Veggie-Prepping Tips That Take Cooking to a Whole New Level!

I don’t like to rush. Rush is defined as to “move with urgent haste.” Have you noticed how rushing creates an unsettling atmosphere? Especially when preparing a meal. So, I’ve been collecting ideas on how to work in a more relaxed, yet quicker way in the kitchen. Quicker, yet without rushing.

With this idea in mind, I’ll focus on preparing fruits and vegetables, since they can eat up a lot of time in the food-prep department. Here are some good ideas that can help you work quicker, yet in a more relaxed manner while preparing the stuff we should all eat more of.

PRE-CHOP VEGETABLES for the week (a food processor works well for marathon chopping stints) and store them in airtight refrigerator keepers. Also, tape a bag to the counter by your cutting board to quickly catch the leaves, stems, peelings, etc. as you prepare your fresh veggies. Then when finished, remove entire bag and toss in the trash or empty onto your compost pile.

And keep prepared salad in a vacuum seal plastic container or bag for storage. OR try those green plastic produce storage bags usually found in the produce department (Peak Fresh and Debbie Meyer are two brands). They’re a little pricey up front, but each bag can be re-used several times, so the cost averages out and they end up being very affordable. Stored either of these ways, produce will keep for about a week.

BE SURE TO FREEZE SOME OF YOUR VEGETABLES—you’ll be glad they’re already prepared and they’ll be easy to cook with.

SCALD OR BLANCHE vegetables (broccoli, cauliflower, and corn-on-the-cob) for freezing in your dishwasher. No kidding! For broccoli and cauliflower, turn the dishwasher on the “Short Wash” cycle. Let the veggies go through a full wash cycle and then when the dishwasher gets to the “heated dry” cycle, check the veggies every 5 minutes or so until they are a perfect crisp-cooked stage. Broccoli takes about 5 minutes, cauliflower needs about twice that.

Then, let the veggies cool. Chop and place in zip lock bags and throw in the freezer. THAT’S IT! Perfect blanched frozen veggies with so little effort and no mess! I promise you will never go back to spending hours with many batches of veggies in boiling water filling up your steamy-hot kitchen!

For corn, peel and thoroughly de-silk, then stand ears vertical in the racks. Set water temperature as high as it will go and run the machine on the rinse cycle. Leave corn in the dishwasher for about an hour after the cycle stops—the steam will continue to blanche it. Then remove, let cool; cut corn off cobs and place kernels in freezer containers or bags and freeze. Talk about a minimum of muss and fuss!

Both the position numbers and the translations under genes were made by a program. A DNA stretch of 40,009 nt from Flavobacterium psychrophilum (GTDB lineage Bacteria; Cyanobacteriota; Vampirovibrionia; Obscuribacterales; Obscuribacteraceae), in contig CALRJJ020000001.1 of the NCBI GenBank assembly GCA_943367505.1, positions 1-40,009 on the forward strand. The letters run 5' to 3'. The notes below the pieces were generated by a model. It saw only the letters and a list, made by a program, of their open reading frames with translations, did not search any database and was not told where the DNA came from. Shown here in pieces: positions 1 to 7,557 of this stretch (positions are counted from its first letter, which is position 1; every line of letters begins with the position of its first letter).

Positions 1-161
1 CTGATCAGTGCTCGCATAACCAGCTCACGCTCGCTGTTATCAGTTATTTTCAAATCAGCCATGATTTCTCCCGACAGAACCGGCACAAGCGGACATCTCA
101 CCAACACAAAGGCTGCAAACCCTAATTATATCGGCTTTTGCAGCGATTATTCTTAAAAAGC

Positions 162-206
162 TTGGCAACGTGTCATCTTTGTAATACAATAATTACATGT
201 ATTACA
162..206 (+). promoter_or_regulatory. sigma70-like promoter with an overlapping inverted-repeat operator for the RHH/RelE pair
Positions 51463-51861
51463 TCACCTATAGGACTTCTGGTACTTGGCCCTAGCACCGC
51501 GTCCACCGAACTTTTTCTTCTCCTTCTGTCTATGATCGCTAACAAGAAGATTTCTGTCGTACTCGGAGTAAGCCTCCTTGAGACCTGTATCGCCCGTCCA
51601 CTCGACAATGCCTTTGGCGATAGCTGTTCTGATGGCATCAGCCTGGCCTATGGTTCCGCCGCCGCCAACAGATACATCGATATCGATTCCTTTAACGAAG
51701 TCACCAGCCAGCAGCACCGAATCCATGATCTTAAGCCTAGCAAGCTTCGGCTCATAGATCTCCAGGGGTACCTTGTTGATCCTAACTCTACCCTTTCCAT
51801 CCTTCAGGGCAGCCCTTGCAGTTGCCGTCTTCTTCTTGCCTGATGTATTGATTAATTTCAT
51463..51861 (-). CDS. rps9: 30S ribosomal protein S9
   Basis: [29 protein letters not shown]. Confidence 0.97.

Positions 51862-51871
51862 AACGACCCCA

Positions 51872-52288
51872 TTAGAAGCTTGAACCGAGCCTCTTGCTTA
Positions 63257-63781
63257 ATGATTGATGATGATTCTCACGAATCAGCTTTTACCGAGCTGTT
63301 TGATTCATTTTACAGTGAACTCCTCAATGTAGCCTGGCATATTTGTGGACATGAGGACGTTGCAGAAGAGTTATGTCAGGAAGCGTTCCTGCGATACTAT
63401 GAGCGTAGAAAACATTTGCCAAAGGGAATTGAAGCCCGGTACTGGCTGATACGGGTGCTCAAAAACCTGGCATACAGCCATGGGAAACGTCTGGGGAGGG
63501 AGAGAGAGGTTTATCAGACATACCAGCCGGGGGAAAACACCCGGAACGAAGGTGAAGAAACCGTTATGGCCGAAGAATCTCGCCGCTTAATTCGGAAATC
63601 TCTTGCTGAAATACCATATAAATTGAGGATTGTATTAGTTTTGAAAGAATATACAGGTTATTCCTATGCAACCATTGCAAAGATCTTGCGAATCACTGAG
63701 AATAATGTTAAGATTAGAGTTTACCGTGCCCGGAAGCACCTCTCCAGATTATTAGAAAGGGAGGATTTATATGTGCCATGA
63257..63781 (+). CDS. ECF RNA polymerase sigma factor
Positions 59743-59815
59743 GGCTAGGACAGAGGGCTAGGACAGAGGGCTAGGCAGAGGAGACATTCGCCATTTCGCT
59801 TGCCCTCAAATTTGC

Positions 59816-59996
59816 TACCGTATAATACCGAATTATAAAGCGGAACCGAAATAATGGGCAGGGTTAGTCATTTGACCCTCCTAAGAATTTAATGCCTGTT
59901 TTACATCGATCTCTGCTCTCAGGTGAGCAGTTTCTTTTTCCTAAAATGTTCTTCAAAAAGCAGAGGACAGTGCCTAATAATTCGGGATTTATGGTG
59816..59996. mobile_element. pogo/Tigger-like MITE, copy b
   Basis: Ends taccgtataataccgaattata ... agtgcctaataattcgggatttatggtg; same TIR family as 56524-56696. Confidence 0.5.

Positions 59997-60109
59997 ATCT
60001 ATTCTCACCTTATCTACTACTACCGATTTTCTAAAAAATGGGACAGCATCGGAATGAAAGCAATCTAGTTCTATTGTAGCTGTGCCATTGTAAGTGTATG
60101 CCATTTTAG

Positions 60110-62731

WHEN STEAMING VEGETABLES, place a wet kitchen towel between the pot and the lid to keep the steam in the pot, reducing the cooking time.

WHEN CARMELIZING ONIONS OR OTHER ROOT VEGETABLES, don't add any salt until after they are nicely browned and caramelized. Salt slows down the caramelization process.

WHEN SAUTEEING MUSHROOMS, don't crowd the skillet. They need room so the liquid they give off will evaporate quickly. Speedier evaporation means your mushrooms brown sooner.

And speaking of sauteed mushrooms, take a look at one of the tastiest and easiest mushroom recipes you’ll ever find. This is from Karina of, one of my favorite food sites.

Cream of Mushroom Soup


4 tablespoons butter
1 tablespoon extra virgin olive oil
2 onions diced
4 cloves garlic minced
1 1/2 pounds (750 g) fresh brown mushrooms sliced
4 teaspoons chopped fresh thyme divided
1/2 cup Marsala wine (any dry red or white wine)
6 tablespoons all-purpose flour
4 cup low-sodium chicken broth or stock
1 - 2 teaspoons salt to taste
1/2 - 1 teaspoon cracked black pepper to taste
2 cubes beef bouillon crumbled
1 cup heavy cream or half and half (sub with evaporated milk)
chopped fresh parsely and thyme for serving

1. Heat butter and oil in a large pot over medium-high heat until melted. Sauté onion for 2 to 3 minutes until softened. Cook garlic until fragrant, about 1 minute.
2. Add mushrooms and 2 teaspoons thyme, cook for 5 minutes. Pour in wine and allow to cook for 3 minutes.
3. Sprinkle mushrooms with flour, mix well and cook for 2 minutes. Add stock, mix again and bring to a boil. Reduce heat to low-medium heat, season with salt, pepper and crumbled bouillon cubes.
4. Cover and allow to simmer for 10-15 minutes, while occasionally stirring, until thickened.
5. Reduce heat to low, stir in cream or half and half. Allow to gently simmer (do not boil). Adjust salt and pepper to your taste.
6. Mix in parsley and remaining thyme. Serve warm.

Recipe formatted with the Cook'n Recipe Software from DVO Enterprises.

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Finally, here’s a bonus tip: Start with a clean kitchen and wash the dishes or load the dishwasher as you cook – cleaning up after the meal is much easier when we don’t wait until after a meal to deal with the mess.


    Alice Osborne
    Weekly Newsletter Contributor since 2006
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